As we've mentioned before, finding out what the mailman's brought us is a daily treat. One recent discovery I've got stationed on my desk is Harriet Reisen's Louisa May Alcott (Holt). This "revelatory portrait" (per the back cover copy) of the Little Women author will be on shelves October 27, and promises a fresh take on her life while placing it in the context of her works. Reisen has written for radio, PBS and HBO—and has adapted this biography for an American Masters biopic that will air in December.
Like many women I've been an Alcott fan since childhood, and remember snapping up old copies of her out-of-print works, like Eight Cousins and Rose in Bloom while following my mom around antiques stores. I loved the family dynamics (I'd always wanted a sister, or three) and the occasional hints of romance. As a preteen I discovered her ghost stories and pulp fiction. I'd always wished she'd written more, which is part of the reason I enjoyed Geraldine Brooks' wonderful novel, March, so much.
Are you an Alcott fan? and if not, which authors captivated you as a child? I have many more on my list but I'll have to save them for another blog post.
As BookPage’s fiction editor, I get to read (or at least partially read) dozens and dozens of great novels every month. But the hardest part of the job (at least for me) is narrowing all of these great books down to a stack of 10 or 12 to review each month. As my mother would say, “That’s a nice problem to have!” And it really is. But in my time with BookPage, there has not been a month when I didn’t lament not including a certain book in our issue. Such is the case with The Fixer Upper, the latest novel from New York Times bestselling author Mary Kay Andrews (Deep Dish, Blue Christmas, Savannah Breeze, etc.).
On sale at the end of this month, The Fixer Upper is the story of Dempsey Jo Killebrew—an impressive young woman who thinks she has landed her dream job at a Washington, D.C. law firm. She’s living the high life until her boss is implicated in a very juicy political scandal—and she is shown the door right along with him. Dempsey is suddenly out of a job with bills piling up; and because her name has been splashed all over the news along with her boss’s, no potential employer will touch her. So what’s a girl to do? Well, in a Mary Kay Andrews novel, she has only one choice—return to her Southern roots. For Dempsey, that means taking her father up on his offer to restore the old family mansion in sleepy Guthrie, Georgia.
Like Andrews’ other novels, this is a light, sassy, easy read, perfect for the beach or lazy days on the porch. I loved what I read of the novel, and even though we didn’t pick this one for print coverage, the kind folks at Harper sent us three finished copies of the book. So in celebration of the start of summer, three lucky Book Case readers can enter to win a free copy—even before it officially hits the shelves. Just post a comment and tell us what your favorite beach read is before June 15th. We’ll select the winners at random. Good luck!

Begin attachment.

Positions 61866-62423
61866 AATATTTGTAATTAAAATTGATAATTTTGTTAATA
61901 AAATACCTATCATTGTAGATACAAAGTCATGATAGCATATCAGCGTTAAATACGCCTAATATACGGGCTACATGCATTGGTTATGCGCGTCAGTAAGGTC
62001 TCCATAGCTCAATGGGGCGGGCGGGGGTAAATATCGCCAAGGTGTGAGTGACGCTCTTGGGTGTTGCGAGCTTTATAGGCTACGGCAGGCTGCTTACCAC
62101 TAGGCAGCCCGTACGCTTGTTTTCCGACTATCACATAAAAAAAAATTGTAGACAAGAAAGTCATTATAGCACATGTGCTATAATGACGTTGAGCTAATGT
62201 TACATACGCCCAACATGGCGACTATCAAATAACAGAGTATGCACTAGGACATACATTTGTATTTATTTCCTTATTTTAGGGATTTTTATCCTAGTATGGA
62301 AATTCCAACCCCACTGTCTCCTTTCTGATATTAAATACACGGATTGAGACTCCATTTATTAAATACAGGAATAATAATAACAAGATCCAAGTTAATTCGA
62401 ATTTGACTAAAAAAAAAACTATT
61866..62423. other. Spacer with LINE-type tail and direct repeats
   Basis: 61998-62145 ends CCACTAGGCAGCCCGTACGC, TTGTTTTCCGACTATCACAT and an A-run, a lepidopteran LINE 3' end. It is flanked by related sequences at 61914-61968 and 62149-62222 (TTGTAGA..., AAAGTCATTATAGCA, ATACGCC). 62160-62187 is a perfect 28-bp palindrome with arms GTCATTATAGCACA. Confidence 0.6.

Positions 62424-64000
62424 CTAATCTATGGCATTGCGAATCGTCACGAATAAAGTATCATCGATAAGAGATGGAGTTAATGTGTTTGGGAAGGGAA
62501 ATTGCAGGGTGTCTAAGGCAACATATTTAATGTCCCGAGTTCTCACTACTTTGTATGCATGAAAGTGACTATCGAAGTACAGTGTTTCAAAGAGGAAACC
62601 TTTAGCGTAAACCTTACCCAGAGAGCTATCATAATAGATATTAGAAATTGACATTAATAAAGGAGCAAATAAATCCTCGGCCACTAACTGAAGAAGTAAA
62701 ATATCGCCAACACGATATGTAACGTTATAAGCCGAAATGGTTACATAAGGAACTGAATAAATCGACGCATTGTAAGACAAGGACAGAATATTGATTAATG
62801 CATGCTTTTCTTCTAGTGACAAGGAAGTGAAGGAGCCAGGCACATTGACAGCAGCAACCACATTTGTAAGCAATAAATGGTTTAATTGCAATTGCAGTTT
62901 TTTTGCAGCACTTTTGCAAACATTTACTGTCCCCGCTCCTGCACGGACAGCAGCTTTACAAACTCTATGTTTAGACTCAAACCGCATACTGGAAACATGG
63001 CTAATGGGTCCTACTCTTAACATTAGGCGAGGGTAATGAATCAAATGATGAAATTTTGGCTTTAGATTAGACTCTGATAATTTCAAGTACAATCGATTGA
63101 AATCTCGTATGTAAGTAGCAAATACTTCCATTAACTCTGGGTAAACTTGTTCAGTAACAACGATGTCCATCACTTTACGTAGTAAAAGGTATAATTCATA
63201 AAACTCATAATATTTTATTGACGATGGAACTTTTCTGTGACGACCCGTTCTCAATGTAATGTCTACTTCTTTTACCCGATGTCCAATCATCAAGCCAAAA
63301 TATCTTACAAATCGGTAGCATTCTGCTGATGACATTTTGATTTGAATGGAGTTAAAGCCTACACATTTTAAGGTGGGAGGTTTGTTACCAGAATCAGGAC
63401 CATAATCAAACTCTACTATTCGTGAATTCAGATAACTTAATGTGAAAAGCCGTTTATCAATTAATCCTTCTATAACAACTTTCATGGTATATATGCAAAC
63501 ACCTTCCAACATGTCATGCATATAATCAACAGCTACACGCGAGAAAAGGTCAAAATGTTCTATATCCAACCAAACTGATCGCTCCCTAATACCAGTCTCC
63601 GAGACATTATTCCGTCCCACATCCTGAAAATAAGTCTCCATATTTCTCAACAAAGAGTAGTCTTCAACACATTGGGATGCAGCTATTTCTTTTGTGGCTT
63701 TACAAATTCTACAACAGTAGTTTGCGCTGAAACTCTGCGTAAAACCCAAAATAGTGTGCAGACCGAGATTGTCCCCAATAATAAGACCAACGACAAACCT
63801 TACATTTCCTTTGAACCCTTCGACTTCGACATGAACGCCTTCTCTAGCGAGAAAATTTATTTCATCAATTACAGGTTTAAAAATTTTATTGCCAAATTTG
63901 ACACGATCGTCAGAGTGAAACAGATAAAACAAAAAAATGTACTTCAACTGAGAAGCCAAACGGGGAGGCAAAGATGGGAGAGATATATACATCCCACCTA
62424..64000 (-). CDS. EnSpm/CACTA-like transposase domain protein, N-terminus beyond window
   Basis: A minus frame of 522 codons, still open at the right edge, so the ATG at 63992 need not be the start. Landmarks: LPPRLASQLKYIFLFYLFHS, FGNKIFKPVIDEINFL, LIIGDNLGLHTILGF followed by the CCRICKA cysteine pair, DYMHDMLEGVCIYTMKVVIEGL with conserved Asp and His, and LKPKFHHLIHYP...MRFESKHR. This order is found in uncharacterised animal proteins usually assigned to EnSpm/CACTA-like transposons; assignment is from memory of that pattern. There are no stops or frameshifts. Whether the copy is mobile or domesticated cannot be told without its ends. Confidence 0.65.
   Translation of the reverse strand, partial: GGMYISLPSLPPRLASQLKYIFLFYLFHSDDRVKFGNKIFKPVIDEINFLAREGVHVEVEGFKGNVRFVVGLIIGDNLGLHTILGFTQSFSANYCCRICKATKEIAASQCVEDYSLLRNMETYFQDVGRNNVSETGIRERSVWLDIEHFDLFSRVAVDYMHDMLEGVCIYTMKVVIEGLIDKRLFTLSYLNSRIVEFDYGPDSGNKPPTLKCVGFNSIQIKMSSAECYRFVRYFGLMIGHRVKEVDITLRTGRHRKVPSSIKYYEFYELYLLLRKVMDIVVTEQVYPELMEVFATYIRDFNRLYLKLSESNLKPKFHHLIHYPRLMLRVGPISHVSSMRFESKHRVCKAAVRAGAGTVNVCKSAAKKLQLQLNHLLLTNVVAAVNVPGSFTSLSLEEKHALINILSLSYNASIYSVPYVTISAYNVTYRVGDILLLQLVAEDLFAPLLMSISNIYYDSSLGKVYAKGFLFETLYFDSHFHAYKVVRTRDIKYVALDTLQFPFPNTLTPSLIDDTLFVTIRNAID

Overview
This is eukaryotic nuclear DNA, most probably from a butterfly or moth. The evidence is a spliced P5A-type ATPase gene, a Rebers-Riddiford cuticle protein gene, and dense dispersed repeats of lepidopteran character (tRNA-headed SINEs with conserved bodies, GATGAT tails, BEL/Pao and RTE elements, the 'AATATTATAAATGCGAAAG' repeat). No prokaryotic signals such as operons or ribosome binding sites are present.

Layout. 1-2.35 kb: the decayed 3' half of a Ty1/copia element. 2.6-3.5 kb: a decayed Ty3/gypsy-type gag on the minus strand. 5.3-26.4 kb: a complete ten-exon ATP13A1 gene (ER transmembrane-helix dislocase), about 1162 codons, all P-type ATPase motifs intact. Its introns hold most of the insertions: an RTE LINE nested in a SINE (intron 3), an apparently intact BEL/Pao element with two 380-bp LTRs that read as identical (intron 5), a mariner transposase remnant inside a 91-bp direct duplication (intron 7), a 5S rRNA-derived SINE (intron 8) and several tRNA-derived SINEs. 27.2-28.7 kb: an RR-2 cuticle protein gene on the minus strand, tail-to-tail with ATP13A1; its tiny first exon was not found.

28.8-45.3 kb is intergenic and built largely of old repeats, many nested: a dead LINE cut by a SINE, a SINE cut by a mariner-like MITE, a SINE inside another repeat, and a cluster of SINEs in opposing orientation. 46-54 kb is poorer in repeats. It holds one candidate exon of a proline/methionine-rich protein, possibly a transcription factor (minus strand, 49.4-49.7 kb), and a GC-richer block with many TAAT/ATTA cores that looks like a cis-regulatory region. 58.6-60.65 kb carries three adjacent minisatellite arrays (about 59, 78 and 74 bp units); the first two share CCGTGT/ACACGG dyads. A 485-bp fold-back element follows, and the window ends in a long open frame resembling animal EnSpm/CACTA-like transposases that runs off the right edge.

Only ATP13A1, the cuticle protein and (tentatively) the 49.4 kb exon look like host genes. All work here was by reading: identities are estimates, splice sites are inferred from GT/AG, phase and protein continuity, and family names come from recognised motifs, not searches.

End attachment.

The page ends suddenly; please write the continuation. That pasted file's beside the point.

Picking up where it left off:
Another book talked up during one of Books-A-Million's publisher-buyer meetings: The last-minute addition to the McSweeney's fall list of an adult novel based on Where the Wild Things Are, titled simply, Wild Things (October). The author? Dave Eggers, who adapted the children's book into the screenplay for the anticipated movie directed by Spike Jonze.
Like the movie, the adult novelization seems to have followed a rocky road, with a delay or two along the way. A 2008 Publisher's Weekly article reported that the book would be published as a joint venture between Harper and McSweeney's but would bear the Ecco imprint (they happen to publish Eggers' wife, Vendela Vida). Now it looks like the project is being handled McSweeney's alone—perhaps Harper wasn't up for producing the (faux) fur-covered special edition? Perseus will distribute.
Little information on the book is available other than the publisher's annotation:
Wild Things is about the confusions of a boy, Max, making his way in a world he can’t control. His father is gone, his mother is spending time with a younger boyfriend, his sister is becoming a teenager and no longer has interest in him. At the same time, Max finds himself capable of startling acts of wildness: he wears a wolf suit, bites his mom, and can’t always control his outbursts. During a fight at home, Max flees and runs away into the woods. He finds a boat there, jumps in, and ends up on the open sea, destination unknown. He lands on the island of the Wild Things, and soon he becomes their king. But things get complicated when Max realizes that the Wild Things want as much from him as he wants from them. Funny, dark, and alive, The Wild Things is a timeless and time-tested tale for all ages.
Where the Wild Things Are
Away We Go
Congratulations to our own romance columnist Christie Ridgway, who just signed a deal with Berkley to publish a new series of contemporary romance novels. Set in Napa, The Three Kisses trilogy focuses on three single sisters who are fighting to keep their struggling vineyard afloat—and the smoking hot bachelor brothers who are the sisters' biggest competitors. Or, in Christie's words: “One failing winery, two feuding families, three unforgettable pairings.” The first book is tentatively scheduled for next summer. I have very fond, fuzzy memories of a trip I took to Napa a couple of years ago—Christie, if you need help with all that research, give me a call!
If you haven't read Christie's column for June, check it out here. In my humble (and yes, biased) opinion, it's a must-read for any romance or women's fiction fan.